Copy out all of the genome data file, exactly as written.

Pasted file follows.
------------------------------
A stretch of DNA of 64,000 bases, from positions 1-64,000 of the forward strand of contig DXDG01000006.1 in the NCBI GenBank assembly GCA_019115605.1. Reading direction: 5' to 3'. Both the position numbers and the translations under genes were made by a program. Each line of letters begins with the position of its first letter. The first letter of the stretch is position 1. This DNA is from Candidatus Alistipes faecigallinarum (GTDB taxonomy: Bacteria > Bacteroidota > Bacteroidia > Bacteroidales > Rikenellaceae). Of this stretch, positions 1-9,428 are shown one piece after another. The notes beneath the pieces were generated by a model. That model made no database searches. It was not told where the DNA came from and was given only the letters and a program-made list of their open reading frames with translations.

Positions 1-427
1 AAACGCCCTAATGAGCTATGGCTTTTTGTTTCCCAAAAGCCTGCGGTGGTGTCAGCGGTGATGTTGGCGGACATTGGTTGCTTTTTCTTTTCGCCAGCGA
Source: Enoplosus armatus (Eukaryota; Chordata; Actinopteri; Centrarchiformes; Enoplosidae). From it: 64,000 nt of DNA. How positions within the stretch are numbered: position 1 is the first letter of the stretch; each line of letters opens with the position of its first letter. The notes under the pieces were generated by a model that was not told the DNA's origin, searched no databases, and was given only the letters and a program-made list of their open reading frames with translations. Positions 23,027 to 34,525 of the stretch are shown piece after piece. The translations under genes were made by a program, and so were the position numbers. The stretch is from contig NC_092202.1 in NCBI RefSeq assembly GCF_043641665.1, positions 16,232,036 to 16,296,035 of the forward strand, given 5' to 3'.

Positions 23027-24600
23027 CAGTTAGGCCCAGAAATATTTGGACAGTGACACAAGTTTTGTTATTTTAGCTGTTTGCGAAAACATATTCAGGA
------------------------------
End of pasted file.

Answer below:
A stretch of DNA of 64,000 bases, from positions 1-64,000 of the forward strand of contig DXDG01000006.1 in the NCBI GenBank assembly GCA_019115605.1. Reading direction: 5' to 3'. Both the position numbers and the translations under genes were made by a program. Each line of letters begins with the position of its first letter. The first letter of the stretch is position 1. This DNA is from Candidatus Alistipes faecigallinarum (GTDB taxonomy: Bacteria > Bacteroidota > Bacteroidia > Bacteroidales > Rikenellaceae). Of this stretch, positions 1-9,428 are shown one piece after another. The notes beneath the pieces were generated by a model. That model made no database searches. It was not told where the DNA came from and was given only the letters and a program-made list of their open reading frames with translations.

Positions 1-427
1 AAACGCCCTAATGAGCTATGGCTTTTTGTTTCCCAAAAGCCTGCGGTGGTGTCAGCGGTGATGTTGGCGGACATTGGTTGCTTTTTCTTTTCGCCAGCGA
Source: Enoplosus armatus (Eukaryota; Chordata; Actinopteri; Centrarchiformes; Enoplosidae). From it: 64,000 nt of DNA. How positions within the stretch are numbered: position 1 is the first letter of the stretch; each line of letters opens with the position of its first letter. The notes under the pieces were generated by a model that was not told the DNA's origin, searched no databases, and was given only the letters and a program-made list of their open reading frames with translations. Positions 23,027 to 34,525 of the stretch are shown piece after piece. The translations under genes were made by a program, and so were the position numbers. The stretch is from contig NC_092202.1 in NCBI RefSeq assembly GCF_043641665.1, positions 16,232,036 to 16,296,035 of the forward strand, given 5' to 3'.

Positions 23027-24600
23027 CAGTTAGGCCCAGAAATATTTGGACAGTGACACAAGTTTTGTTATTTTAGCTGTTTGCGAAAACATATTCAGGA